December 20, 2007

From the "Wish I'd Written That" Archive: How to Drive Yourself Crazy

Anyone know the author of this?
Anyone know why we don't all live the opposite of this, all the time? :)


How to Drive Yourself Crazy


These thoughts provide an entertaining twist on the stress management and positive thinking literature encountered so often these days. Looking at suggestions from an opposite angle often gives them new meaning!

* Save your major worries until mid-night, then start in with some heavy thinking. Suggested topics include old age; losing your job; the mistake you made at work last week that they haven't discovered yet; and that serious wart you've had for five years. You can work up to a good panic by 1:00 a.m.

* Keep an inventory of your faults. Ignore all your strengths; focus only on your bad points. Try to select friends who will remind you of them. If you don't have such friends, you probably have some relatives who can point out your weaknesses.

* Set unreasonable goals. No matter how much money you're earning, remember that there are always others doing better. Try to name three of them, preferably younger (and better looking) than you are. Think how others could do a better job than you.

* When your kids screw up, don't accept it as normal. Regard it as the first sign of impending moral decay, delinquency and a wasted life. Imagine them as shiftless bums at age 30, scrounging off of you.

* Put off everything until the last minute. In this way you can create a sense of frenzy and chronic stress, no matter how much time you had in the first place.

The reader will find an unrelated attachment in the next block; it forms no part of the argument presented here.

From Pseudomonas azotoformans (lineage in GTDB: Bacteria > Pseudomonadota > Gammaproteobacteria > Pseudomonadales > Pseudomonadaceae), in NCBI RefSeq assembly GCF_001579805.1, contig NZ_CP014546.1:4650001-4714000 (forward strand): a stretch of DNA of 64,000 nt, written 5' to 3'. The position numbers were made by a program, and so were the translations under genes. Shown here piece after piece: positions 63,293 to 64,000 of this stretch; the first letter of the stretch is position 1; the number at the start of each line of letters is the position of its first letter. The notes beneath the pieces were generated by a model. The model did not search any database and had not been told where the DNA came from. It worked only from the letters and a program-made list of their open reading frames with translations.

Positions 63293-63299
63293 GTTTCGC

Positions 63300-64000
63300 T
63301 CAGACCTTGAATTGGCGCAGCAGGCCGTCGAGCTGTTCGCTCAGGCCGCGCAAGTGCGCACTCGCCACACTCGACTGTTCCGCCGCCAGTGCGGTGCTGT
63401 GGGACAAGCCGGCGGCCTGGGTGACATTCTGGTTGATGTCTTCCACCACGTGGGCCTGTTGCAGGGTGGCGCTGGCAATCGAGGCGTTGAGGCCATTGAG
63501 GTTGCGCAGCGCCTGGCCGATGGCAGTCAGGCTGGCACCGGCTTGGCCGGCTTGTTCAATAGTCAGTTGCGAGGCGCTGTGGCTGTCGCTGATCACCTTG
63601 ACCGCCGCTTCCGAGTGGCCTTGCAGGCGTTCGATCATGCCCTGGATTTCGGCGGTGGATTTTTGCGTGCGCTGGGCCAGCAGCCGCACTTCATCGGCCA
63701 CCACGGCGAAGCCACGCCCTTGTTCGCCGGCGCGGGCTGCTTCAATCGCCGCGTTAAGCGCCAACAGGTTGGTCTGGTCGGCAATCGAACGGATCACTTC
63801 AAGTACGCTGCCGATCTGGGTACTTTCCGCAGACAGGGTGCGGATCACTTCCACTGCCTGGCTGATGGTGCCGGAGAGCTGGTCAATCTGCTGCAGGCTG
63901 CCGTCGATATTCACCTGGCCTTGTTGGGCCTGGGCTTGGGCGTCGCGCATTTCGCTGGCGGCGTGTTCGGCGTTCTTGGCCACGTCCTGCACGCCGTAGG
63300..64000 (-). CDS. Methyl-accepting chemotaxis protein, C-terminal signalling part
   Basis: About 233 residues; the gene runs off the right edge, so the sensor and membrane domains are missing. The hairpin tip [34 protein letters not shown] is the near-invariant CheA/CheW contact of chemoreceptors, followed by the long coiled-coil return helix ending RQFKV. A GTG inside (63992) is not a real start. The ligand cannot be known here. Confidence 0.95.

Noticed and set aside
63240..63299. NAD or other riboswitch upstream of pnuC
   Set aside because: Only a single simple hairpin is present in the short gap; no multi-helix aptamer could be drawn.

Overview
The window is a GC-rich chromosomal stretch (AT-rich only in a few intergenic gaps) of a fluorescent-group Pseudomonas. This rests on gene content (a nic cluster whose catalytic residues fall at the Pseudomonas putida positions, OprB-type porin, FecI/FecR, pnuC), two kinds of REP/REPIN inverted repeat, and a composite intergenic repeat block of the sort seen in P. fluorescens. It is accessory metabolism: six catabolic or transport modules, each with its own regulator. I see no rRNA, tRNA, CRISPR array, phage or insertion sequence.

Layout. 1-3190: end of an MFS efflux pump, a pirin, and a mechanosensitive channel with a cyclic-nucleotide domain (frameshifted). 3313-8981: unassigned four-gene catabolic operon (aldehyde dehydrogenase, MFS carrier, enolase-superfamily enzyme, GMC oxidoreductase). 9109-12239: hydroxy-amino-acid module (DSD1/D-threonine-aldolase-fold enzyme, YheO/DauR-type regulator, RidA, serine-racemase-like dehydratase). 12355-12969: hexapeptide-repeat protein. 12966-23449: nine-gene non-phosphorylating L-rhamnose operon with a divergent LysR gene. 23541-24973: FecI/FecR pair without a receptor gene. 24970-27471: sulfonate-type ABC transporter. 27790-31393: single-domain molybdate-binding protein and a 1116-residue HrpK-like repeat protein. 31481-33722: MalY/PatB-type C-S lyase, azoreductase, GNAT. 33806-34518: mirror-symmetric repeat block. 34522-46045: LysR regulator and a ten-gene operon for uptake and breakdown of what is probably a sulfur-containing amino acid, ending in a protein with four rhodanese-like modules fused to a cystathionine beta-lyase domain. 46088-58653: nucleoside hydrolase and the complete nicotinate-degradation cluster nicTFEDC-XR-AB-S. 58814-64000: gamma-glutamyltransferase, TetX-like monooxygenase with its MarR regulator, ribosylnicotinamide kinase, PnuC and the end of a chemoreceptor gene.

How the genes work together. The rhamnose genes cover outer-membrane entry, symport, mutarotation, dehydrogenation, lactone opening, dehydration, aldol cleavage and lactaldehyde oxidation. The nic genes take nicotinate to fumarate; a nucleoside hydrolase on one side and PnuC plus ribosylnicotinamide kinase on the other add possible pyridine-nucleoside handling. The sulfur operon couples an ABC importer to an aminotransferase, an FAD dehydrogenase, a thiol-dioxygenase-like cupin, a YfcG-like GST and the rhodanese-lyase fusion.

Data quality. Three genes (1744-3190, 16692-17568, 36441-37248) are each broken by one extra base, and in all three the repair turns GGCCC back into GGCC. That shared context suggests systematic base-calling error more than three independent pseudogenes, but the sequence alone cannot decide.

* To create enhanced stress, try to sleep as little as possible. Eat junk food, drink a lot of coffee and never, ever exercise.

* Don't let others know how you feel or what you want. You shouldn't have to tell them. They should be able to read your mind. If you can do this, you stand a good chance of feeling really deprived.

* Don't trust anyone. Struggle with problems. If you feel the urge to confide in someone who seems to care, remind yourself that people are basically no good and looking out only for themselves.

* Never take a vacation or rest. It's a luxury you can't afford, especially if you are working up to a fine state of exhaustion.

* Above all, never seek help. No matter how serious the problem, convince yourself that asking for help is a sign of weakness, and that you can always tough it out alone.

* If you follow this program, you have a good chance of feeling really rotten in no time at all. Good luck!


©2007 by Carol L. Skolnick; all rights reserved.

2 comments:

Marianne said...

Hilarious!

I'm guilty of at least one or two of these (my favorite one being focusing on my faults, not my strengths).

Marianne said...

I left a comment yesterday but it hasn't shown up....oh well!

I also wanted to write that I am the author of this. I wrote this sometime in Junior High and perfected it in High School. Did you find it in my teenage journal?

Love, Marianne